For the first time, an international team of astronomers, led by Dr James Geach from the University of Hertfordshire, has revealed the dramatic 'blow out' phase of galactic evolution.
The astronomers have discovered dense gas being blasted out of a compact galaxy (called SDSS J0905+57) at speeds of up to two million miles per hour. The gas is being driven to distances of tens of thousands of light years by the intense pressure exerted on it by the radiation of stars that are forming rapidly at the galaxy's centre. This is having a major impact on the evolution of the galaxy.
The team used the Institut de Radioastronomie Millimétrique (IRAM) Plateau de Bure Interferometer, a radio telescope based in the French Alps. By detecting the molecule carbon monoxide, they were able to infer the amount of hydrogen gas present. Stars are born from clouds of hydrogen, so by removing this gas the galaxy can rapidly shut down its star formation. There is enough gas in the outflowing material to form the equivalent of over a billion Suns.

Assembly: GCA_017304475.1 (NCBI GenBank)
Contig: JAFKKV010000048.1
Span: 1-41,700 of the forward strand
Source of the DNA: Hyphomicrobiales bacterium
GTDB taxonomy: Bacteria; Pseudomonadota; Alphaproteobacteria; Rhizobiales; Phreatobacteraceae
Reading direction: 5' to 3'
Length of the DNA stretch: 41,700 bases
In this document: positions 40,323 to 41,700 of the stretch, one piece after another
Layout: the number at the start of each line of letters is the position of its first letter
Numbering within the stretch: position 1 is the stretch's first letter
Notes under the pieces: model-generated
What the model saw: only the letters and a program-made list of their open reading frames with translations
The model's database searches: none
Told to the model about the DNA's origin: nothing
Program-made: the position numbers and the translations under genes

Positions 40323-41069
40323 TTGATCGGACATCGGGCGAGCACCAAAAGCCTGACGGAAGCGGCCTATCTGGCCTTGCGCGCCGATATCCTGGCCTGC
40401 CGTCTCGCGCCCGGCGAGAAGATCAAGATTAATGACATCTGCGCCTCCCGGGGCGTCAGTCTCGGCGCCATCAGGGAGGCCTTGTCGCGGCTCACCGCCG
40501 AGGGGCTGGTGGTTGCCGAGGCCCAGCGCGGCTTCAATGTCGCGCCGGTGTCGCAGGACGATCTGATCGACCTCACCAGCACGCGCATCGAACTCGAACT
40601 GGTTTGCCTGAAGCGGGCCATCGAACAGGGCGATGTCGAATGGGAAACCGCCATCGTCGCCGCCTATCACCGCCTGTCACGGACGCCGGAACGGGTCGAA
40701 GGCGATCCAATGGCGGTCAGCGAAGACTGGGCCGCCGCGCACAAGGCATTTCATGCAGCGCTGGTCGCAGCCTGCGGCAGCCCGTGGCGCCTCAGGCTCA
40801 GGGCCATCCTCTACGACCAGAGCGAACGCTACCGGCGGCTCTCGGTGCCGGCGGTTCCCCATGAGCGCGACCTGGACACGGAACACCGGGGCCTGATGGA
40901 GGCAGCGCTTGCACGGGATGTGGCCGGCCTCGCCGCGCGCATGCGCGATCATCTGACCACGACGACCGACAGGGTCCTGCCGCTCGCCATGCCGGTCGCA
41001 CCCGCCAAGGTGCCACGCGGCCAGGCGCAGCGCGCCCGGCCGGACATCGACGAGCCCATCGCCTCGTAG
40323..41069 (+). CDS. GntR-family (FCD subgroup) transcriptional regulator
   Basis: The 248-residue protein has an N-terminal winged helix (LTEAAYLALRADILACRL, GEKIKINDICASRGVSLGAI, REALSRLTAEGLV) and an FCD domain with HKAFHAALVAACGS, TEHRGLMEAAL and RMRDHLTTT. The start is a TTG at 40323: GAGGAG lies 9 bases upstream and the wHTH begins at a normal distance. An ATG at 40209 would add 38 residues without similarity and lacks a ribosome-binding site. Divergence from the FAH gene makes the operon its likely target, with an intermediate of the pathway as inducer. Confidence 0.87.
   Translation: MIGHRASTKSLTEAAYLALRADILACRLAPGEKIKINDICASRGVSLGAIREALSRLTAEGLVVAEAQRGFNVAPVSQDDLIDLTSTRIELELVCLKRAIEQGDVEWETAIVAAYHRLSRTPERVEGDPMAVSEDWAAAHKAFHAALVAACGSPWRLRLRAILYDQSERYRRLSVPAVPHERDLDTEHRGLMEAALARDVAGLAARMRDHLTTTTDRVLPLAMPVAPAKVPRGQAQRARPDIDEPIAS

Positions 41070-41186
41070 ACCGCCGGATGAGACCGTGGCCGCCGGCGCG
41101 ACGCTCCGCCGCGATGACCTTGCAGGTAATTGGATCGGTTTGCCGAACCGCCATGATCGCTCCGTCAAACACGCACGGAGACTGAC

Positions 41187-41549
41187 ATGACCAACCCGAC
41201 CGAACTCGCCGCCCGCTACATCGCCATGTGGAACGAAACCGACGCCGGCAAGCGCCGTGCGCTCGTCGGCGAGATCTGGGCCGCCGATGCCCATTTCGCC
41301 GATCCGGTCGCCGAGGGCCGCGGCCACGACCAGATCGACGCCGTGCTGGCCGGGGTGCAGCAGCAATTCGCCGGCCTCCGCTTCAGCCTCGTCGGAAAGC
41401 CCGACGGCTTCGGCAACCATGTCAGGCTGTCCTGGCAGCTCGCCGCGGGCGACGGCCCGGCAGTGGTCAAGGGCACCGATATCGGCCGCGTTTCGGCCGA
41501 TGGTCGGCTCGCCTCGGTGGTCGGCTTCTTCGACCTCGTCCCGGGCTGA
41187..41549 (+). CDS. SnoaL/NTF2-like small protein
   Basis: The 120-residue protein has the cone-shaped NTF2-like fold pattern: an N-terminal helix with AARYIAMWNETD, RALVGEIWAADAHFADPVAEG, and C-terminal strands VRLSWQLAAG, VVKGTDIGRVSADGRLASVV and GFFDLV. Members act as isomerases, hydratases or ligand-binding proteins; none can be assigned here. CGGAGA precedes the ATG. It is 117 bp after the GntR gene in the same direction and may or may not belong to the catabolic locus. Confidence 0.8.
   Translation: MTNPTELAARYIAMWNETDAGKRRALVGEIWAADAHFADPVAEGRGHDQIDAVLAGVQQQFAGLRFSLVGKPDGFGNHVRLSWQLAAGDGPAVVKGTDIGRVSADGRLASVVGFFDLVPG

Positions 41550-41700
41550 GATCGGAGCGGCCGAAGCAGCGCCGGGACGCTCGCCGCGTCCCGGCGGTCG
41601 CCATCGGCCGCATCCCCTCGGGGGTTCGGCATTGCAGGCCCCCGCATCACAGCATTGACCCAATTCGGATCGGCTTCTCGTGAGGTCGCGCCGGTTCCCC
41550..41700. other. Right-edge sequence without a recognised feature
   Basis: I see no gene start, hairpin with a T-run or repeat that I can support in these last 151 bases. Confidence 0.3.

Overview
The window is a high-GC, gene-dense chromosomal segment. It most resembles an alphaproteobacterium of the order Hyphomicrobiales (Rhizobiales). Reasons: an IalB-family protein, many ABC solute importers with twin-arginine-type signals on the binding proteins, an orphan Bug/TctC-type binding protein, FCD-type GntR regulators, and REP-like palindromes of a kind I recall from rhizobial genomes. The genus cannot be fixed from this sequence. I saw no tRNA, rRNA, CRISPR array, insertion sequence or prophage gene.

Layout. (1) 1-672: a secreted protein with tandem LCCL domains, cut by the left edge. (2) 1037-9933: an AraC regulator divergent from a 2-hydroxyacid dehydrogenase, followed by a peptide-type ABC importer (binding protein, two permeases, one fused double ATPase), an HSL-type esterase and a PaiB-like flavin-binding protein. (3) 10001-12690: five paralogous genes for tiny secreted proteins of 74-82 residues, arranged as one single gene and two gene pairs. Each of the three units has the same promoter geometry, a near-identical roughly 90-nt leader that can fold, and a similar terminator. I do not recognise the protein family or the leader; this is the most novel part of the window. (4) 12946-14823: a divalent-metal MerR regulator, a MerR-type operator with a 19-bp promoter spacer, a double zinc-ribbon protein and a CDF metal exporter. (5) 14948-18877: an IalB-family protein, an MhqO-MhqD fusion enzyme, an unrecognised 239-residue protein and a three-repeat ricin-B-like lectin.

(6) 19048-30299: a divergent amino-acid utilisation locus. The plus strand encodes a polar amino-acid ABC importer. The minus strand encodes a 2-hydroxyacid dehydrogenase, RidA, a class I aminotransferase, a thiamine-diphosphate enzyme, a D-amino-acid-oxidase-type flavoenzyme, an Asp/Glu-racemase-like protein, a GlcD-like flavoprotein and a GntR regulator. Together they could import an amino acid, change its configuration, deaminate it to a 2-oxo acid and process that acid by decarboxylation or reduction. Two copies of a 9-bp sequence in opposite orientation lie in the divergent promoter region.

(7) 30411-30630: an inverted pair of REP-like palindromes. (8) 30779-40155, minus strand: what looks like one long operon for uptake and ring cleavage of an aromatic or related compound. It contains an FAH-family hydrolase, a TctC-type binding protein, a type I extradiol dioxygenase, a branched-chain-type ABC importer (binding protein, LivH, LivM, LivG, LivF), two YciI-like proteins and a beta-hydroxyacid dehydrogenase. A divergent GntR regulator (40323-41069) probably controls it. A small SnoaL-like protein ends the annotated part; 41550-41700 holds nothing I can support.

Dr Geach, who is funded by the Royal Society, explained: "This discovery highlights the serendipity of scientific research. Originally we were simply trying to measure the amount of dense gas in SDSS J0905+57. What we found was something surprising -- a large fraction of the gas is being blasted out of the galaxy by the concentration of stars forming at the galaxy's centre.
"We are witnessing the aggressive termination of star formation, and the mechanism by which this is happening is an important new clue in our understanding of the evolution of galaxies."
Outflows of warm, ionized gas from galaxies are well known, but the team's observation of large amounts of cold, dense gas being violently removed from the central regions of the galaxy and far into space is a new discovery. Previously it was not known whether the stars alone could drive out gas in this way. Instead, it was thought that energy associated with a growing central black hole would be required, but this is known not to be happening in SDSS J0905+57. This result provides important new insights into how the growth of stars is regulated in galaxies.
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